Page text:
Friday, May 17, 2013

The Challenge Continues, Day 131: II Kings 10-12; Psalm 109; Acts 24

In the 24th chapter of Acts, Paul is yet again brought up to face those who would accuse him. He is no longer before the Sanhedrin, having been remanded into the custody of the Roman governor. Effectively removed from the jurisdiction of the high priest, he still is forced to stand before authority, this time in the person of Governor Felix. There is something in the text that provokes: the faction accusing Paul arrive where is he being kept in order to press their case...with a lawyer named Tertullus.

Tertullus' job is not only to represent the concerns (and the agenda) of the faction; he is also to persuade the governor to decide Paul's fate in favor of his accusers. This is not due process. No sworn testimony, as we understand the concept, is given. No evidence of Paul's sedition is offered, other than rhetoric and hearsay. Still, Paul is in dire straits.

That is the trouble with accusations: if the accusers are loud enough and consistent in their finger-pointing, and if they are persistent, then the favored result if often obtained. It is a simple, and time-honored, strategy. It worked against Jesus, and led to his crucifixion. It has worked against many throughout human history. Paul's trial before the Roman governor is just one more chapter in the story.

What is notable about this chapter? Felix is a bit craftier than Pilate that he is familiar with the Way, and the dissent that its growth was causing in the Temple culture. He was also not willing to activate Rome's power in the service of the accusers' agenda. Finally, he knew he had to tread carefully, for Paul's Roman citizenship afforded him certain rights. Roman law, in this instance, trumps local conflict. That is what saves Paul's hash, that something we might recognize as due process attaches to his case. All it earns him is prolonged house arrest; but at least he is able to avoid being beaten or stoned to death by the followers of Ananias. The smooth rhetoric of Tertullus fails.

Psalm 109 has the psalmist in the position of being accused. For the Lord's sake, the singer is facing rejection at the hands of those who hold him in contempt. The appeal is that God's justice be asserted, that God will intervene on behalf of the accused and bring appropriate judgment and retaliation down on the heads of the accusers. It is a hoped for happy ending, that the unjust be caught out and that the unjustly accused be vindicated. What catches at my heart is the image the accused uses to petition for God's intervention: to let the accusers marinate in their own vitriol and that their own poisonous words and intent seep into their bones like oil. As well, the hope is that the accused will know God's protection and mercy:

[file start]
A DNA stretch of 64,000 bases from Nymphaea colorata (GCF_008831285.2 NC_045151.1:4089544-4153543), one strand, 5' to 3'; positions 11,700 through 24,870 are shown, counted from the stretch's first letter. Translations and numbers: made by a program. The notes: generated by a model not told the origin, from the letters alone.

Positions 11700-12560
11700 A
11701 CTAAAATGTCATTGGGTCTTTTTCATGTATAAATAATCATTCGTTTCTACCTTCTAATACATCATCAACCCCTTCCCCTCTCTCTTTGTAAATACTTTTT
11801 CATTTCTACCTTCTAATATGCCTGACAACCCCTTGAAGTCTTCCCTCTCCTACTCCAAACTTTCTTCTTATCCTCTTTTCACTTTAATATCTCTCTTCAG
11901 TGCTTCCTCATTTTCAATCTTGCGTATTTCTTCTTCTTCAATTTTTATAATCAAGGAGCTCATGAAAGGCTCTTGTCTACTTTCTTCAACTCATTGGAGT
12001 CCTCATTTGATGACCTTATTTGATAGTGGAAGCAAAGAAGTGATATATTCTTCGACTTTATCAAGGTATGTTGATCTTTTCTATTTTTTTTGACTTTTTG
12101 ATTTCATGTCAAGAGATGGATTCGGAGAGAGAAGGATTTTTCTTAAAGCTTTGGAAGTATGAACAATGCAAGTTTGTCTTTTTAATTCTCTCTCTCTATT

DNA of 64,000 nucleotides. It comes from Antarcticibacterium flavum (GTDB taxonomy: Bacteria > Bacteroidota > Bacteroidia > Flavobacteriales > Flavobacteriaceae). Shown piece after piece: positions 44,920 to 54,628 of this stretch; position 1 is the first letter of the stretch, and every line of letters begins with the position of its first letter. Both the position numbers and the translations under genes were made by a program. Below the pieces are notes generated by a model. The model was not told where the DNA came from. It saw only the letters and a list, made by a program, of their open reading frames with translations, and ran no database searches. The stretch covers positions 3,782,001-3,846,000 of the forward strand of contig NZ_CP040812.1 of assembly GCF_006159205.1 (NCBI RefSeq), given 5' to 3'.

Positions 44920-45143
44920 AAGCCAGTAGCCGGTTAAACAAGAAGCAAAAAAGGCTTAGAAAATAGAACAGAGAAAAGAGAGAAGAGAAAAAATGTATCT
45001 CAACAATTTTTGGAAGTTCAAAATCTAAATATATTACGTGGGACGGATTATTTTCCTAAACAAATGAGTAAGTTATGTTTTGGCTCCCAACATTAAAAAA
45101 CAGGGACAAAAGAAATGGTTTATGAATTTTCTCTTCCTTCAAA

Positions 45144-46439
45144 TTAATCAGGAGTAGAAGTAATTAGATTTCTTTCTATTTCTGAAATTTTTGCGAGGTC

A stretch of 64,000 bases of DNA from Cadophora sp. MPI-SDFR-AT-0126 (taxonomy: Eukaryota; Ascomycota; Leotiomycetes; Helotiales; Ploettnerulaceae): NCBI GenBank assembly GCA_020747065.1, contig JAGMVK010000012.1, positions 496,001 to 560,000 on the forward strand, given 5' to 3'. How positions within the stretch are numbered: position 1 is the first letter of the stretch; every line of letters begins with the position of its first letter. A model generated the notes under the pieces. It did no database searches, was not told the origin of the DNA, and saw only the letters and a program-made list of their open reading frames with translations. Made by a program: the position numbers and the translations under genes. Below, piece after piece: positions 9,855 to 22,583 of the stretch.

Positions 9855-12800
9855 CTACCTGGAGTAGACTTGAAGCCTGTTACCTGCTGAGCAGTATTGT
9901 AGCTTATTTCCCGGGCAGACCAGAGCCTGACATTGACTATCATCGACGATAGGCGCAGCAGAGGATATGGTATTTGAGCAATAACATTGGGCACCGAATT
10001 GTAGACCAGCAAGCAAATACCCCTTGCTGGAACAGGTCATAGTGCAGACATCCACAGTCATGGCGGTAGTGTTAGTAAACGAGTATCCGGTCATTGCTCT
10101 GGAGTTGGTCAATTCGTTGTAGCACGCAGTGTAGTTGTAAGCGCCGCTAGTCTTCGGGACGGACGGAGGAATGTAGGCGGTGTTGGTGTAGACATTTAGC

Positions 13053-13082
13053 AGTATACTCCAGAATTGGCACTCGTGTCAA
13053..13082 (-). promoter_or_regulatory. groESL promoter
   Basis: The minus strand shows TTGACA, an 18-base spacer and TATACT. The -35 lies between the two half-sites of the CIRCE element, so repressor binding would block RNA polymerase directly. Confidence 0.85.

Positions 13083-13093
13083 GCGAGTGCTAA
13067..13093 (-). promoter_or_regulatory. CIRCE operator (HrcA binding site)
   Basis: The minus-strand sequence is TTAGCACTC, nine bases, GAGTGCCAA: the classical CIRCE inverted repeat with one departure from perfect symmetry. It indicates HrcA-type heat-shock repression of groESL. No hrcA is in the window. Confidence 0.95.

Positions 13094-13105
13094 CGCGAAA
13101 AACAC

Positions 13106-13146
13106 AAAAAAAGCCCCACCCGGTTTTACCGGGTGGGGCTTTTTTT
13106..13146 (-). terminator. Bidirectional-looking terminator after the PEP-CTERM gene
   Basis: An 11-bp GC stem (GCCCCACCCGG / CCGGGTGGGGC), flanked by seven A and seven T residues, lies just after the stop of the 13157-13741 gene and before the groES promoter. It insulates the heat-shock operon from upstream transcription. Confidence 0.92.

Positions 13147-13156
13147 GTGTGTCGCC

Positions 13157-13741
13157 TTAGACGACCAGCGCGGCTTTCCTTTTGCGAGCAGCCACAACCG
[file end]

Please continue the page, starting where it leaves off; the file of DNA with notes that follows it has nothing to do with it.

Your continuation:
Since he wore curses like a coat, let them seep inside him like water, seep into his bones like oil. Let them be like the clothes he wears, like a belt that is always around him...Let my accusers be dressed in shame; let them wear their disgrace like a coat. But I will give great thanks to the Lord with my mouth; among a great crowd I will praise God! Because God stands right next to the needy, to save them from any who would condemn them.
The take-away from this morning's readings? Be cautious...even refrain from...making accusations to kinds of accusations noted above. They lead only to loss and sorrow for all. Naming sin and claiming responsibility is of God...pointing fingers and character assassination is not of God. The challenge we have to embrace is to let the practice of accusing in order to expulse a person be anathema; and that justice be not only a goal, but also the way of our lives. That sort of reconciliation is not an easy thing to accomplish, when it is much easier to accuse and condemn. It is a lesson the church, and humanity, is required to relearn in each generation.

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